2. A support for this conviction is that research proves that people form same-sex marriages generally have a life expectancy 20 years lower than the average “straight” person. Again endorsing such marriages may provide a slippery slope in the legality of marriage such as having multiple wives, or marrying an object. What will happen if someone decides to marry his dog? Do we endorse it? Thus the conviction can also be regarded as a means of preventing a whole chain of reactions, and preserving marriage as the most “sacred union” in the government.
    A counterclaim is that the sexual orientation of the individual may have more biological causes than meets the eye. Evidence from research gives biological reasons for some lesbians and gay people having secondary sexual characteristics that resemble the opposite sex. Thus, we should see this as sometimes, a switching of hormones. Eg: Some lesbians have stronger cheekbones, deeper voices and more masculine body shape, etc. It’s purely a concentration of masculine hormones which develops an attraction to “females”. Hence it will be wrong to convict people for something they have no control over.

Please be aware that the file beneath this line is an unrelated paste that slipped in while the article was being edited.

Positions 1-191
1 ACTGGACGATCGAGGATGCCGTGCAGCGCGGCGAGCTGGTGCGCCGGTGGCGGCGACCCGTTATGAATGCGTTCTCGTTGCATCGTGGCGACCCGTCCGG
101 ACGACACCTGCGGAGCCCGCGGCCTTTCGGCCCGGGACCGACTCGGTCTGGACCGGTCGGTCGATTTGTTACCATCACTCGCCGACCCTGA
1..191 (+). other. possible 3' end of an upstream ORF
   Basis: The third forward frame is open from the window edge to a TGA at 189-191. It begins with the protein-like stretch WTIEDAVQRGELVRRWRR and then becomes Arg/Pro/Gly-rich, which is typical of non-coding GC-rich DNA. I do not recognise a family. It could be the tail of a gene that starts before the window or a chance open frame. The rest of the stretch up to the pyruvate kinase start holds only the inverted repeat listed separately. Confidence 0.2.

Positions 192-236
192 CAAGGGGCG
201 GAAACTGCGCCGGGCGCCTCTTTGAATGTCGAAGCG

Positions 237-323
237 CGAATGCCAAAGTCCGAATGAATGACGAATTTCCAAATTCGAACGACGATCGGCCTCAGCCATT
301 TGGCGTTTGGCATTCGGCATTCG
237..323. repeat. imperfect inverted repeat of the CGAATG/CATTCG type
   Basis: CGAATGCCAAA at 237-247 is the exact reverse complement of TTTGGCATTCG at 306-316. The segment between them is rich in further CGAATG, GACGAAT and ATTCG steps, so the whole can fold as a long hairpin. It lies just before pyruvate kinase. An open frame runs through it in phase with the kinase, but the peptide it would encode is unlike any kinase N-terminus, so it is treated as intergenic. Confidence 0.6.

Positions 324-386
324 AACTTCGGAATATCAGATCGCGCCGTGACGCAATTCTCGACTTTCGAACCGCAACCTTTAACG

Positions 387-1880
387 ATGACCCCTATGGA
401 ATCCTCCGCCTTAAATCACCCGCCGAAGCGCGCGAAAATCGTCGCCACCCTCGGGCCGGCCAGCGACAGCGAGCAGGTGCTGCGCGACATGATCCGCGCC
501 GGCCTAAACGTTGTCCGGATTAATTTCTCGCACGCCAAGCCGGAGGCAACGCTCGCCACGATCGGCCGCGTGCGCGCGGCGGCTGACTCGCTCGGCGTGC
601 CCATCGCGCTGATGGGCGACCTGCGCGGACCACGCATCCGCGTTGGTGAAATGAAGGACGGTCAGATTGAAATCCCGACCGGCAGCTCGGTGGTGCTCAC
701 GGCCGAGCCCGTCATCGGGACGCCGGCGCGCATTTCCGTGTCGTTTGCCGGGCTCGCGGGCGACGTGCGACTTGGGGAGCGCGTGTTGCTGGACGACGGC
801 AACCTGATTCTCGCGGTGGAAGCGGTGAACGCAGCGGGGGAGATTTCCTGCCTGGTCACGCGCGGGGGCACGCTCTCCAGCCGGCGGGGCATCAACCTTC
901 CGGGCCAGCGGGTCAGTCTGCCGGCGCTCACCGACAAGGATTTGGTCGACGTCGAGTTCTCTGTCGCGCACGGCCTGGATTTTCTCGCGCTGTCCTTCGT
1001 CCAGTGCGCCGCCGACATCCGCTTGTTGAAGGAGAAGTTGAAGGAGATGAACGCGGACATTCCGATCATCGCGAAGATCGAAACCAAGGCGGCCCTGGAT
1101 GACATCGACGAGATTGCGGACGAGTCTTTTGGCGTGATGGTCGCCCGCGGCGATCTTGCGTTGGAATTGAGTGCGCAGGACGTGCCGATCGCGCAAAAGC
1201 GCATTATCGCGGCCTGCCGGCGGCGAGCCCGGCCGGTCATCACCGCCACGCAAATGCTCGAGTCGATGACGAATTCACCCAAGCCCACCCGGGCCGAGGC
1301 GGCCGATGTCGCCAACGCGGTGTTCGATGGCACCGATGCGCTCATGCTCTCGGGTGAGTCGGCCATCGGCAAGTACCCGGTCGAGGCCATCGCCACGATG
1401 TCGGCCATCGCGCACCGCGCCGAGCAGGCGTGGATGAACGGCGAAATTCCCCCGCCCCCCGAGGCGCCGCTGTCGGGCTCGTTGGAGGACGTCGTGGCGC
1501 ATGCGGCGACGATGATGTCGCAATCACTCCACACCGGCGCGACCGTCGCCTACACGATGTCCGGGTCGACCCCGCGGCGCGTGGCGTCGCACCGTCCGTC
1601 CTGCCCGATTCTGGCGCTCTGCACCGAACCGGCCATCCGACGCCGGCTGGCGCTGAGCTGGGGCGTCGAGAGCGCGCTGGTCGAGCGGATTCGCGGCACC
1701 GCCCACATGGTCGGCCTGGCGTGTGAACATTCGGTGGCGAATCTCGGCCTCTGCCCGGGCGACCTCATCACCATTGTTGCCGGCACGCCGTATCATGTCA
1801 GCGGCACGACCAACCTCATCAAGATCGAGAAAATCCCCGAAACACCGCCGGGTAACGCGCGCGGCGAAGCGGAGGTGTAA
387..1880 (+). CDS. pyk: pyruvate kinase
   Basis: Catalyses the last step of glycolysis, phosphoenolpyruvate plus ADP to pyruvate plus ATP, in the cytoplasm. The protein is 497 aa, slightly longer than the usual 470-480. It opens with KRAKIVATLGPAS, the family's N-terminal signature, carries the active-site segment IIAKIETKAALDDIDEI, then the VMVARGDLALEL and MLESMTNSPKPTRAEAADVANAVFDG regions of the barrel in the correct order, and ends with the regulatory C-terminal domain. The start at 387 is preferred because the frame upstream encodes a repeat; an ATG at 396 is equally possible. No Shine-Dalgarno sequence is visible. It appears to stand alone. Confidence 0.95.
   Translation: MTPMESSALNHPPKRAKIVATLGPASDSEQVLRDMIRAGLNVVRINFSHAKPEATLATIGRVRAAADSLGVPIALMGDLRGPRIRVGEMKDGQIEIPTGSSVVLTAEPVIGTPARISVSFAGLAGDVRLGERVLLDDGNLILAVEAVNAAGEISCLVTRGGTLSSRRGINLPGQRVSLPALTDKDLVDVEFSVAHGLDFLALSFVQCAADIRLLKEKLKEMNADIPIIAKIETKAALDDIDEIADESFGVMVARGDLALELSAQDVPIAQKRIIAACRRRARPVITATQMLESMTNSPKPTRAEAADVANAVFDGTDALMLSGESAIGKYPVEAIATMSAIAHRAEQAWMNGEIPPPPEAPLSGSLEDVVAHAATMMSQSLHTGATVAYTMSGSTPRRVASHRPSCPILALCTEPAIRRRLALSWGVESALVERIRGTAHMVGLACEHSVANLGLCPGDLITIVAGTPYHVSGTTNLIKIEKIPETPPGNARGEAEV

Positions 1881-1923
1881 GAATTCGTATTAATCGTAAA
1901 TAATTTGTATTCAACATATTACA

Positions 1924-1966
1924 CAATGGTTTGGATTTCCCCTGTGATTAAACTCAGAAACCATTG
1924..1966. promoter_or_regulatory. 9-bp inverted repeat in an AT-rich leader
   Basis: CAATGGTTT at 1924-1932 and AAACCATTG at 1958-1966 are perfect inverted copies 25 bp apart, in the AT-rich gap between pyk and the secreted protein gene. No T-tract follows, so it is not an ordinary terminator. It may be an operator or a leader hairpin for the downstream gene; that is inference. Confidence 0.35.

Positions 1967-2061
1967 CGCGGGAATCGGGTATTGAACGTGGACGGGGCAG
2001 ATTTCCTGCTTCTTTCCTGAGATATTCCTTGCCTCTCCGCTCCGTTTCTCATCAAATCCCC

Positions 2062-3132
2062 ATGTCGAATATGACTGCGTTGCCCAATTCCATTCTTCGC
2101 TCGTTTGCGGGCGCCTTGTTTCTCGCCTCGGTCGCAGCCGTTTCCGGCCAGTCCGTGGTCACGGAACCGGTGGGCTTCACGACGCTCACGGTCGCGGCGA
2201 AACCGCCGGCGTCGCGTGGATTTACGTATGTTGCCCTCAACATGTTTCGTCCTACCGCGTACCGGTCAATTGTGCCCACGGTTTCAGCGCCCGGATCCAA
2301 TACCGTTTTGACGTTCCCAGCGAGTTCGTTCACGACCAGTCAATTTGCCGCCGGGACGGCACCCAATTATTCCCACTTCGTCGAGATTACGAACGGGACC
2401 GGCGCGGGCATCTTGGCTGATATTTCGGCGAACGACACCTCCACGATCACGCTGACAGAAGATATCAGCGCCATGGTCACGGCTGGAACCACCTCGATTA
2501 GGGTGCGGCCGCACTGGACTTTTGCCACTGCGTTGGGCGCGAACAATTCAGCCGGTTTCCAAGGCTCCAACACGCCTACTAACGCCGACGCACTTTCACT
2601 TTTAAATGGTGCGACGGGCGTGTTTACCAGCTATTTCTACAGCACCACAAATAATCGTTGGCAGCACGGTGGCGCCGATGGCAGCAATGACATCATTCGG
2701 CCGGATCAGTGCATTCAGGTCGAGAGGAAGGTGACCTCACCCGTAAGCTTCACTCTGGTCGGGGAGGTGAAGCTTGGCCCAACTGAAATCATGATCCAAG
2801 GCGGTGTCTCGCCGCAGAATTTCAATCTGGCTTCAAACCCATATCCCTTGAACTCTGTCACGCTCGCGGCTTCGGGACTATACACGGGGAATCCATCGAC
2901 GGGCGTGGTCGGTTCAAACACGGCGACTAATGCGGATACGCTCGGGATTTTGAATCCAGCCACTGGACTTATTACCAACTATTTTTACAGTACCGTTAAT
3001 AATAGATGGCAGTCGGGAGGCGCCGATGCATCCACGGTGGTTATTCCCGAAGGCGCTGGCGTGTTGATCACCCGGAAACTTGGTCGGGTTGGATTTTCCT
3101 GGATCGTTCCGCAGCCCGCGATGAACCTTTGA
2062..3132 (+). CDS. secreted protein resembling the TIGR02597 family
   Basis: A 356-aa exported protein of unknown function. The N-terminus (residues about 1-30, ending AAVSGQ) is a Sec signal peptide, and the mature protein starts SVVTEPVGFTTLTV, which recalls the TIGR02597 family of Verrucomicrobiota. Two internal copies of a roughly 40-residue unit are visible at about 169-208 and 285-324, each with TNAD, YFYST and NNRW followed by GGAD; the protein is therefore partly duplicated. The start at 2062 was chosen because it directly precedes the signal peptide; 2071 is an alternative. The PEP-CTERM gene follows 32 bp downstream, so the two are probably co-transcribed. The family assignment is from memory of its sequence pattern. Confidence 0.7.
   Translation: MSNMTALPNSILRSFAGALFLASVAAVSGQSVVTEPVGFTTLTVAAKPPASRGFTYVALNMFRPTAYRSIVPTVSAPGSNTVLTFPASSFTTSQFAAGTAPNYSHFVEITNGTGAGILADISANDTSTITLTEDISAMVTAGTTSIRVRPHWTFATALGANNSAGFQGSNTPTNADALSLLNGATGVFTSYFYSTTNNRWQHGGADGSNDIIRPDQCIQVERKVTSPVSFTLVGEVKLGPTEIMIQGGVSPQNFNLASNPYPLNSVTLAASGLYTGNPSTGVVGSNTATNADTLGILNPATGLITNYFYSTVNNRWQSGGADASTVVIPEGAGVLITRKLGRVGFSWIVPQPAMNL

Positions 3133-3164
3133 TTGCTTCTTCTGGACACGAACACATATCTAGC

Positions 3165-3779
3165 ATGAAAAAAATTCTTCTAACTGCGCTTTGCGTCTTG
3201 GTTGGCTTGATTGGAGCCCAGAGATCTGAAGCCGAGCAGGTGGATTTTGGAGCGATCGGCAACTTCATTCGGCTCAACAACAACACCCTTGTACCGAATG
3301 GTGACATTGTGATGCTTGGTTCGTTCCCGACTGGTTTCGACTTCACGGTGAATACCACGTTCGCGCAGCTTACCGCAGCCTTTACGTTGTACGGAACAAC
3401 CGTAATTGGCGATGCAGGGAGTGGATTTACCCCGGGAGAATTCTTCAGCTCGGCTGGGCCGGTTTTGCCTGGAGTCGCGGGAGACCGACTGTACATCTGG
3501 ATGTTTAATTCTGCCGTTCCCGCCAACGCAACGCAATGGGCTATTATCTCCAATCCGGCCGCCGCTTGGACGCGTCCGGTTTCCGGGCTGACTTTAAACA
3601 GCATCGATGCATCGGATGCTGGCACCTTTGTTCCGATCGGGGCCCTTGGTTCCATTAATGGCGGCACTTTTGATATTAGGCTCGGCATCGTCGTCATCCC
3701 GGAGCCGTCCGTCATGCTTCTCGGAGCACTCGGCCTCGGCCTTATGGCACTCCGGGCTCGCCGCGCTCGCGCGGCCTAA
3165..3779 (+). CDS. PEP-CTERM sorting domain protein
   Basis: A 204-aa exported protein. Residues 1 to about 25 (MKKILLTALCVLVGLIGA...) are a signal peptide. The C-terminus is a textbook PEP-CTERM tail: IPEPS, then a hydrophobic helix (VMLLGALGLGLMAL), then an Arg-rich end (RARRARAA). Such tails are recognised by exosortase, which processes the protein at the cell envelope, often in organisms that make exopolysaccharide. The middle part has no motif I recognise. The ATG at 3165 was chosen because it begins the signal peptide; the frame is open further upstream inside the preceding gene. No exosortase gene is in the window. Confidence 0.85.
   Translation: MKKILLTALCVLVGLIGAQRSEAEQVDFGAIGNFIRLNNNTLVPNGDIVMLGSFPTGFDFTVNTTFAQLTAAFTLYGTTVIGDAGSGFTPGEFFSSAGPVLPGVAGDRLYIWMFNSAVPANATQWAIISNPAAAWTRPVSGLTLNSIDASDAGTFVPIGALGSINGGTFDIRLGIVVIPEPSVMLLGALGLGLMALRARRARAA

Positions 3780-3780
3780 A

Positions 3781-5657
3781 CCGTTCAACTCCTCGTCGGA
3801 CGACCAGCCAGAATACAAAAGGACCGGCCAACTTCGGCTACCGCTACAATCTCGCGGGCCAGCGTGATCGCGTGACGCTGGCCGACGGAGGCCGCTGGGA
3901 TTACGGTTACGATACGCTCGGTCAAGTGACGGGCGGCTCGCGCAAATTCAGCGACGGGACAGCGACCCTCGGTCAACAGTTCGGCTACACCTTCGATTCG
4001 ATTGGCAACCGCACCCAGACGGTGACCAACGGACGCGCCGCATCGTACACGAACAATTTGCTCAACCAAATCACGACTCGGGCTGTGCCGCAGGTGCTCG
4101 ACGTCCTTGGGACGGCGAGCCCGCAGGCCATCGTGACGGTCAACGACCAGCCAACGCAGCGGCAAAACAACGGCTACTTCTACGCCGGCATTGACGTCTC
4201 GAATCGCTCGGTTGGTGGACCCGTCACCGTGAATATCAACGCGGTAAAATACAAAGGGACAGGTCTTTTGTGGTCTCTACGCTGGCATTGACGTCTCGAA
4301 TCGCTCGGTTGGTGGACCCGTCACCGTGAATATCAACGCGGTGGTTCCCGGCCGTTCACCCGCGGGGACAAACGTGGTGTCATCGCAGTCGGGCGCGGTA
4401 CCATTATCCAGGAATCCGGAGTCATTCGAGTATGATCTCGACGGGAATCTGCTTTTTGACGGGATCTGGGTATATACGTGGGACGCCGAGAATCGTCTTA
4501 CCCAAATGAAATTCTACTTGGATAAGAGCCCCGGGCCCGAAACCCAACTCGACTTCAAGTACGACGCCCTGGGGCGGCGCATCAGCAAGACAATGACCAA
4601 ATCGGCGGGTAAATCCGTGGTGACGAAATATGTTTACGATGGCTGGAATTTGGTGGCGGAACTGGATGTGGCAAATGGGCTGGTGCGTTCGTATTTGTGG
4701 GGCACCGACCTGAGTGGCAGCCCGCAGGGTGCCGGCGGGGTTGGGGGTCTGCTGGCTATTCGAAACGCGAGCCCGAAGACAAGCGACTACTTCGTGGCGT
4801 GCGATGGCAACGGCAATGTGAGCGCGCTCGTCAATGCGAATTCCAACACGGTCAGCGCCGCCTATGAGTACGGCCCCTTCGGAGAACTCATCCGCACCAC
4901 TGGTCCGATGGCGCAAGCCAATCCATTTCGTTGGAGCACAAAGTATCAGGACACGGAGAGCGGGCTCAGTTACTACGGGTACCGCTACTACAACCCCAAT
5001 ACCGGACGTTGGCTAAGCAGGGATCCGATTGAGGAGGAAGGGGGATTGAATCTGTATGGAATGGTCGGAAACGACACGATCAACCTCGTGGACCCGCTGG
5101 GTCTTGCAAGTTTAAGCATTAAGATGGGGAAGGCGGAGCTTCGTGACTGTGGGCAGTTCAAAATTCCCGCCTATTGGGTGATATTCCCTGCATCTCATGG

The underlying ground to this issue should therefore be on what basis ethical claims are made? Who determines what is ethical or not? And what evidence do we have to prove ethical claims?

  3. This is what former Nigerian president Olusegun Obasanjo had to say about this:


    Note how this connects with Deborah's observations on attitudes to individual rights. Is this the key to the disagreement?

    The American psychologist Jonathan Haidt has identified five aspects of morality that people might rely on in their judgements:

    1. Fairness
    2. Avoidance of harm
    3. Authority
    4. Purity or sanctity
    5. In-group allegiance

    Furthermore, he has made a rough distinction between two types of societies - those that prioritize just items 1 and 2 on the list (let's call them type A societies), and those which value all 5 items (let's call them type B societies).

    Now on the basis of Haidt's analysis, can we explain the reactions of different people to this particular situation?

    A final point. On the matter of acts "against the order of nature", wouldn't climbing into a crowded metal tube that then proceeds to fly at hundreds of kilometres per hour through the sky count as "against the order of nature" too? How might the judge distinguish between these acts such as to celebrate air travel but condemn homosexuality?

  4. Homosexuals in Southern Africa are seen as sinful people.Homosexuality is believed to be the devils tool of making people sin against God.I believe that too. When Christianity was introduced in Southern, people were told that homosexuality was bad.Today in the 21 Century,the question of what is morally wrong and what is right comes up.

  5. Haidt's 5 aspects make it easier to tell which people might make certain judgements about homosexuality.